Out with the Makers
Mon Jan 27 09:00:00 2014
I am starting this blog as I sit in the back of the conference hall at South Lakes Foyer in Kendal. I just gave a talk to the Engineering Society on Open Source and as I write Ian Norton is giving a talk on how the Internet Works.
The talk I gave was a general introduction to the philosophy underpinning Open Source, how OS as a model works and why you should be using it in business. This was a very new area for the members as many of them have strong hardware skills but are new to software.
I didn't really touch too much on the differences between Open Source and Free Software as it is a hard to distinguish argument for neophytes to the discussion. Also there is little value, the FSS model is admirable but one which is less favoured by companies seeking to use more open methods.
Starting my presentation
And at this point I like to present people with a giant picture of bread
As I sit here Ian is embracing the members in an interactive talk on how the internet works, in a physical sense, using the model of a telephone system and the history of how the telephone was introduced. I am loving the approach that Ian has taken, he is getting the audience to interrupt at will and ask questions making the whole talk a lot more fun for them. It was a slight shock to him when he discovered a couple of the members were ex-telephone engineers.
Ian talking about how connections are made
For my talk, I am not sure how much I conveyed the subject as it is a broad area and difficult to fit into a single area, especially for anyone new to the subject. I am hoping they enjoyed it and I didn't either bore them or convey a poor message. These are all intelligent, and interesting, guys and I would like to think they got something out of it.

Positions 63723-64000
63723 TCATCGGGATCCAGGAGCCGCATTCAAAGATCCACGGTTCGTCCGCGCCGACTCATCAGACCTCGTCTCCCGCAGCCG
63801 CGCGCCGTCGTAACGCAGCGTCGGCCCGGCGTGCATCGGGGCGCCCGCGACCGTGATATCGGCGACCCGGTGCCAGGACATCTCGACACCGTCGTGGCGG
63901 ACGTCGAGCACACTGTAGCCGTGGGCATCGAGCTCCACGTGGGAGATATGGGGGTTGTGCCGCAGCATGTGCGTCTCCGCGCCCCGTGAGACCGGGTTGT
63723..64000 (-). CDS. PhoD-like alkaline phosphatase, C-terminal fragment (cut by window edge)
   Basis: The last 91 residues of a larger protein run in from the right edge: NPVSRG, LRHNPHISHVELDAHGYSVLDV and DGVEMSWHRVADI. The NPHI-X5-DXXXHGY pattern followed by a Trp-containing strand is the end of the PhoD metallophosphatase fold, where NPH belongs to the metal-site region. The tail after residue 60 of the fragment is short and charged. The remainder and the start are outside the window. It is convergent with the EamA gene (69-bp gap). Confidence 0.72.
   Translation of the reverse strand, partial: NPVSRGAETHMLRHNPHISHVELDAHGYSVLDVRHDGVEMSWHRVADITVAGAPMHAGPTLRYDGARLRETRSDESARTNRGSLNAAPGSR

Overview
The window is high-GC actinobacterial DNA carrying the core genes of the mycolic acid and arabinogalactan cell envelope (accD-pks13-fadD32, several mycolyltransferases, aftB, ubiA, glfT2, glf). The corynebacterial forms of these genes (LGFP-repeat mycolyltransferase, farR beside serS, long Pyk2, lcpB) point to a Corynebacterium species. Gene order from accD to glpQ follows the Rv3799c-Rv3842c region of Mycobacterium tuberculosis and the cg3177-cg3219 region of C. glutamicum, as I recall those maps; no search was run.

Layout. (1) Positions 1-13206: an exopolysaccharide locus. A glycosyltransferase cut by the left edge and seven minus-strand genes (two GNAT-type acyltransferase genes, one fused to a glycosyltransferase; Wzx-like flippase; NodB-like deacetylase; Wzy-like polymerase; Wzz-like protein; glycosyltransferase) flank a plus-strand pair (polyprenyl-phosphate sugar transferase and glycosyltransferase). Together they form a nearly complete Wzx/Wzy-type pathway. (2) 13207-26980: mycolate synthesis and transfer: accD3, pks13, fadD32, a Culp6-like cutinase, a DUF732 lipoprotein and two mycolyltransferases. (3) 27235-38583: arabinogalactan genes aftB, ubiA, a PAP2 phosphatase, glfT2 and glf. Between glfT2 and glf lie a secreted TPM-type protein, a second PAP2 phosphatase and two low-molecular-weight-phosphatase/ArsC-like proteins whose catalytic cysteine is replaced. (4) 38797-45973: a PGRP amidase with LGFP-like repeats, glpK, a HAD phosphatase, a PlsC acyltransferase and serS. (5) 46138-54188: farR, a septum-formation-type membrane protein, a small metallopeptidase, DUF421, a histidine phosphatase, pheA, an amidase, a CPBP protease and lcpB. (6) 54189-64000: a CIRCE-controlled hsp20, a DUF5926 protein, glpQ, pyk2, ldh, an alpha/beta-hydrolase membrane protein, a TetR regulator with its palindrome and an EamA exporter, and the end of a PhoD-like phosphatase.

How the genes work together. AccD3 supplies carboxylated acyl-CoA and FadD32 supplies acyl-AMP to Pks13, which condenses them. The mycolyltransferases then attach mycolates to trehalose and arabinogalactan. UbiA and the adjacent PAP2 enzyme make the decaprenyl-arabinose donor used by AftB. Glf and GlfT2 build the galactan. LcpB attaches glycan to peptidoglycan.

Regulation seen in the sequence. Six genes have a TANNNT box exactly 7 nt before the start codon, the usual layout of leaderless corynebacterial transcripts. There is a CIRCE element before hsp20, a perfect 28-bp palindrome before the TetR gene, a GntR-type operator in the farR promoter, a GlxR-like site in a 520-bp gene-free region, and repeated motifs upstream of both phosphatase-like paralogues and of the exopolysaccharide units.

I did manage to have a bit of gentle banter about the guarantees of an open system and in particular how it might invalidate another matter. I used a basic analogy that it would be nice if you were driving a car and someone came along and upgraded the engine for free. This elicited the thought that it may not be that great if the brakes then stopped working. This is true and I hope I wasn't too flippant in my jokey response. It was along the lines of:
At the back during Ian's talk
"Well yes if you strap a rocket to a Robin Reliant it might do three hundred miles per hour but there'd be no guarantee that your brakes would still work, you certainly have exceeded the manufacturers recommended usage and tolerances."
It was a good evening and I think both of the talks complemented each other nicely. It will be interesting to see if we can re-model them slightly and present them again to some other groups in the near future.
Thanks to the guys at the Kendal Engineering Society for hosting us and for providing some good questions and solid feedback.
Both of us answering questions at the end of Ian's talk.
 Before publication of this blog we received several messages thanking us for the talks from the members, I would like to thank them for taking the time to give their comments.